Truck Driver Donning and Doffing Lawsuit Alleges Numerous Infractions of State Law
In the initial 2009 complaint, Ortega v. J.B. Hunt Transport, Inc., docket number 2:07-cv-08336, the truckers allege that Lowell, Arkansas-based trucking company J.B. Hunt used a “piece-rate” compensation system, the effect of which is that drivers are not separately paid for pre- and post-trip vehicle inspections, periods of time when trucks are broken down, loading and unloading freight, fuel fill-ups, performing inspections, waiting for a customer, washing of trucks, waiting for dispatch, mandatory paperwork, detention time, waiting to be dispatched, training, or for meal and rest breaks. All of these things truckers are required to be paid for under California law. In justification of their claim that state law should control, the truckers argued that they operated their trucks primarily within the state of California.
Regardless, J.B. Hunt argued that a 1994 federal law that barred states from setting laws that affect the routes, price and services of trucking companies controlled. J.B. Hunt was joined by various industry groups in its arguments that allowing state law to control would have a negative impact on competitive market forces. The United States Chamber of Commerce also weighed in on J.B. Hunt’s appeal to the United States Supreme Court to overturn the state court’s ruling that state law controlled, taking the side of the trucking industry. The Court declined to take the appeal, in a minor victory for truck drivers who are now free to proceed to trial against J.B. Hunt.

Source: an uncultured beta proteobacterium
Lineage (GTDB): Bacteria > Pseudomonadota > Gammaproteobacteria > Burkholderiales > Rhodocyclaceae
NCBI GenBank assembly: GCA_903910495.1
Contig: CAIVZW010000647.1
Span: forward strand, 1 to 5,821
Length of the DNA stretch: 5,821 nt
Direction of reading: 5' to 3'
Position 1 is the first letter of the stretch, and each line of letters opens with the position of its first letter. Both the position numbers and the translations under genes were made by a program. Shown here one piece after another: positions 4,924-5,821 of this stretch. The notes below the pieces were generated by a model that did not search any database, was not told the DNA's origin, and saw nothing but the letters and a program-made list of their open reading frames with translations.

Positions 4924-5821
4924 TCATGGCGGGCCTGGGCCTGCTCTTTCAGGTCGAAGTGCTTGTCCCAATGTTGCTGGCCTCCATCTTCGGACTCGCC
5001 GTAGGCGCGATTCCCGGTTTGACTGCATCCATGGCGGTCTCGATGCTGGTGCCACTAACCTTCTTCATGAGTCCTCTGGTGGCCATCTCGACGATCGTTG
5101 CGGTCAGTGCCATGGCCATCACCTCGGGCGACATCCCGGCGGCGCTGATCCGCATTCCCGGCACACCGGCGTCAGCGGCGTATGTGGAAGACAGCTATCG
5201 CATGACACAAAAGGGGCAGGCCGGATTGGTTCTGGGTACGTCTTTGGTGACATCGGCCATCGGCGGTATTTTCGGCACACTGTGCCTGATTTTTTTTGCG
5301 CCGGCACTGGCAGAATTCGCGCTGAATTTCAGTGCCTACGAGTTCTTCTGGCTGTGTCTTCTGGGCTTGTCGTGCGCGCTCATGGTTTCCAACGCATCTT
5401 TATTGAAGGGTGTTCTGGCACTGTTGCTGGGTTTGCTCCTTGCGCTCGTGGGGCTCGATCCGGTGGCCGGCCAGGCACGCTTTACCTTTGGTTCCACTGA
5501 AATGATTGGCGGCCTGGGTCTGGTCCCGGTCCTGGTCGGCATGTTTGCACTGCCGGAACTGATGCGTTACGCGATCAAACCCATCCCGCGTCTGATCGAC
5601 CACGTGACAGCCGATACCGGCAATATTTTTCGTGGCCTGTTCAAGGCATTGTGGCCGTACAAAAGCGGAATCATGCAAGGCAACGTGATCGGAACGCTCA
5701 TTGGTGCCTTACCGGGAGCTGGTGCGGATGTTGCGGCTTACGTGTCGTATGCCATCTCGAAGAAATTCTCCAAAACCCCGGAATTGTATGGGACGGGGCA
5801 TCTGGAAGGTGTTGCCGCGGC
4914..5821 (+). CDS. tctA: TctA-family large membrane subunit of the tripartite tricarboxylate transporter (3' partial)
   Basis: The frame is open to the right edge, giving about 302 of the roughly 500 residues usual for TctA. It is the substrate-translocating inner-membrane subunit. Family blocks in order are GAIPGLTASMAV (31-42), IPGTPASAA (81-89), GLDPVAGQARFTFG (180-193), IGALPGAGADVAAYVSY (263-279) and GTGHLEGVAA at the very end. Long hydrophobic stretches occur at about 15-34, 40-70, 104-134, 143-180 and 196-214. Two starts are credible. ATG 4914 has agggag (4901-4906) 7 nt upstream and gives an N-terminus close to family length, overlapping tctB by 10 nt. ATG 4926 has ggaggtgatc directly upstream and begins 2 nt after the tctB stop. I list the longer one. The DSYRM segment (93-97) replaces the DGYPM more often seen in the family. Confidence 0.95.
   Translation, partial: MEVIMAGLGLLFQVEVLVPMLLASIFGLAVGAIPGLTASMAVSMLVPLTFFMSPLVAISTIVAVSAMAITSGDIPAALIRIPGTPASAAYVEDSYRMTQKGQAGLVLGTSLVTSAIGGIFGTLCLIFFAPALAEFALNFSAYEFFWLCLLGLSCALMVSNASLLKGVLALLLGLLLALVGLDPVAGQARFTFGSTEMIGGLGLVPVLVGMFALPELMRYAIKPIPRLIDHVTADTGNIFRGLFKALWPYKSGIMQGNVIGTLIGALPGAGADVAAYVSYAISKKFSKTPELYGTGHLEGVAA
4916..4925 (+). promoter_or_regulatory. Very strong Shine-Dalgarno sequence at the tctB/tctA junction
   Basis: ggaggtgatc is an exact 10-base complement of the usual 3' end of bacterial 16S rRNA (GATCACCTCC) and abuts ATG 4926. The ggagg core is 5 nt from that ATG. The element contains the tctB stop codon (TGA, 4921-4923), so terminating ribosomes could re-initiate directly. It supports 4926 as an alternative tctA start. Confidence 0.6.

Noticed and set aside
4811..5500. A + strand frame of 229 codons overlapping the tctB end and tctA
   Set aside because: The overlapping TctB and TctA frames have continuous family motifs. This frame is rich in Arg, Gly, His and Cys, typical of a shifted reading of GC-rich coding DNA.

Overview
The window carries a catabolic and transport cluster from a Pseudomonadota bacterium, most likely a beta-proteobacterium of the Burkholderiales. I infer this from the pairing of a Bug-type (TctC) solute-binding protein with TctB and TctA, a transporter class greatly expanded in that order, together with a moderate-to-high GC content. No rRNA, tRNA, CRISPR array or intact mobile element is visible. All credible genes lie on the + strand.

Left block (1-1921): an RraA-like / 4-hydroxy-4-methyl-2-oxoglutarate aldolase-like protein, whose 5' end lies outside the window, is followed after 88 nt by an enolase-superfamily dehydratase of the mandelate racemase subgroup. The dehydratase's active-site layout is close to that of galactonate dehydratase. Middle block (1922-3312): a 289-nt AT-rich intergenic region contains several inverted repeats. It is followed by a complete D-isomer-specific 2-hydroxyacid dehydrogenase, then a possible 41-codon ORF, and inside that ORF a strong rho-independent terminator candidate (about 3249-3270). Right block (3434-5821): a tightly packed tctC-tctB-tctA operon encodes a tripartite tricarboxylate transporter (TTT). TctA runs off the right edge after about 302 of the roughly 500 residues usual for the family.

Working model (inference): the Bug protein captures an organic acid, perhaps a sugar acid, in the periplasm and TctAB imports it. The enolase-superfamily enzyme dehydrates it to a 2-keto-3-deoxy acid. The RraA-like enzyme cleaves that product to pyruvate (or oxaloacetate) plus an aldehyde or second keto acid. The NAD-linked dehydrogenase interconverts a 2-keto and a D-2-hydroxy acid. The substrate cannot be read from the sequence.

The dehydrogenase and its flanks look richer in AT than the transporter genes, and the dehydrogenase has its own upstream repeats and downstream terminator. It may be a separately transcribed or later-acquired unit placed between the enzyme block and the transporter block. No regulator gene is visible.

Truckers’ Compensation Plans Make California Unpaid Wages Lawsuit News
Plaintiffs allege that J.B. Hunt used an activity-based-pay (“ABP”) compensation system (called a piece rate compensation system in California) that violated state law. Under this compensation system, truck drivers are paid per mile driven. In addition, they are paid for certain enumerated activities while not logging miles, like delivering a load of freight—making a “drop” (though they are not paid for time spent actually loading and unloading the freight).
Regarding meal and rest breaks, in California, employees who work more than five hours per day are entitled to a half-hour meal break. Those who work more than ten hours are entitled to another half-hour meal break. The truckers argued that because truckers must pull over and find a legal place to park to take their breaks, drivers who opt out of minute unpaid rest breaks are paid more than drivers who take them. According to the truckers, state and federal courts have universally held that it is unlawful to calculate wages based on piece-rate tasks, and apply portions of those wages to rest periods in order to meet minimum wage requirements. In their most recent court filing, the Plaintiffs had to withdraw the portions of their claim relating to meal and rest break violations on grounds that J.B. Hunt failed to maintain reliable records as to when meal and rest breaks were missed. Because evidence can degrade over time, it is important to seek California unpaid wages legal help as soon as one suspects that they have a claim.